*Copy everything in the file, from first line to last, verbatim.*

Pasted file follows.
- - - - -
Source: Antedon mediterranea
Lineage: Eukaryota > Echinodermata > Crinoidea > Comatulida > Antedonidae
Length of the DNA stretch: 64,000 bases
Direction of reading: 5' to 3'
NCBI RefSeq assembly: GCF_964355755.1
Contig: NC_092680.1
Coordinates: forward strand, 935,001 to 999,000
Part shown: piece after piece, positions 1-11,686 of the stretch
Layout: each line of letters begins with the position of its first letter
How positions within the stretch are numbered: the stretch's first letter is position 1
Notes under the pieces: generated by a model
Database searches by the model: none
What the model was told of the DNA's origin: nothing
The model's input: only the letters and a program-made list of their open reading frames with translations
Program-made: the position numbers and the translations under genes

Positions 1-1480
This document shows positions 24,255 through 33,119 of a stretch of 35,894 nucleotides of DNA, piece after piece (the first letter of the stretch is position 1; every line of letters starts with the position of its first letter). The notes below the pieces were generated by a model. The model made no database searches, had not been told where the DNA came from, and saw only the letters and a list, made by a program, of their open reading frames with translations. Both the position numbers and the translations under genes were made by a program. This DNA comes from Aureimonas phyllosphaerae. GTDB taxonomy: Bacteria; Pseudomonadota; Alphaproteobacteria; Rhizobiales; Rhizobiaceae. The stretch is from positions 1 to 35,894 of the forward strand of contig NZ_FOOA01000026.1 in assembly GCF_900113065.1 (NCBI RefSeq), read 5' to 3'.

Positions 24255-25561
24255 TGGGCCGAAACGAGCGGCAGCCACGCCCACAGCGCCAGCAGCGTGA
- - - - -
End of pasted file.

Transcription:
Source: Antedon mediterranea
Lineage: Eukaryota > Echinodermata > Crinoidea > Comatulida > Antedonidae
Length of the DNA stretch: 64,000 bases
Direction of reading: 5' to 3'
NCBI RefSeq assembly: GCF_964355755.1
Contig: NC_092680.1
Coordinates: forward strand, 935,001 to 999,000
Part shown: piece after piece, positions 1-11,686 of the stretch
Layout: each line of letters begins with the position of its first letter
How positions within the stretch are numbered: the stretch's first letter is position 1
Notes under the pieces: generated by a model
Database searches by the model: none
What the model was told of the DNA's origin: nothing
The model's input: only the letters and a program-made list of their open reading frames with translations
Program-made: the position numbers and the translations under genes

Positions 1-1480
This document shows positions 24,255 through 33,119 of a stretch of 35,894 nucleotides of DNA, piece after piece (the first letter of the stretch is position 1; every line of letters starts with the position of its first letter). The notes below the pieces were generated by a model. The model made no database searches, had not been told where the DNA came from, and saw only the letters and a list, made by a program, of their open reading frames with translations. Both the position numbers and the translations under genes were made by a program. This DNA comes from Aureimonas phyllosphaerae. GTDB taxonomy: Bacteria; Pseudomonadota; Alphaproteobacteria; Rhizobiales; Rhizobiaceae. The stretch is from positions 1 to 35,894 of the forward strand of contig NZ_FOOA01000026.1 in assembly GCF_900113065.1 (NCBI RefSeq), read 5' to 3'.

Positions 24255-25561
24255 TGGGCCGAAACGAGCGGCAGCCACGCCCACAGCGCCAGCAGCGTGA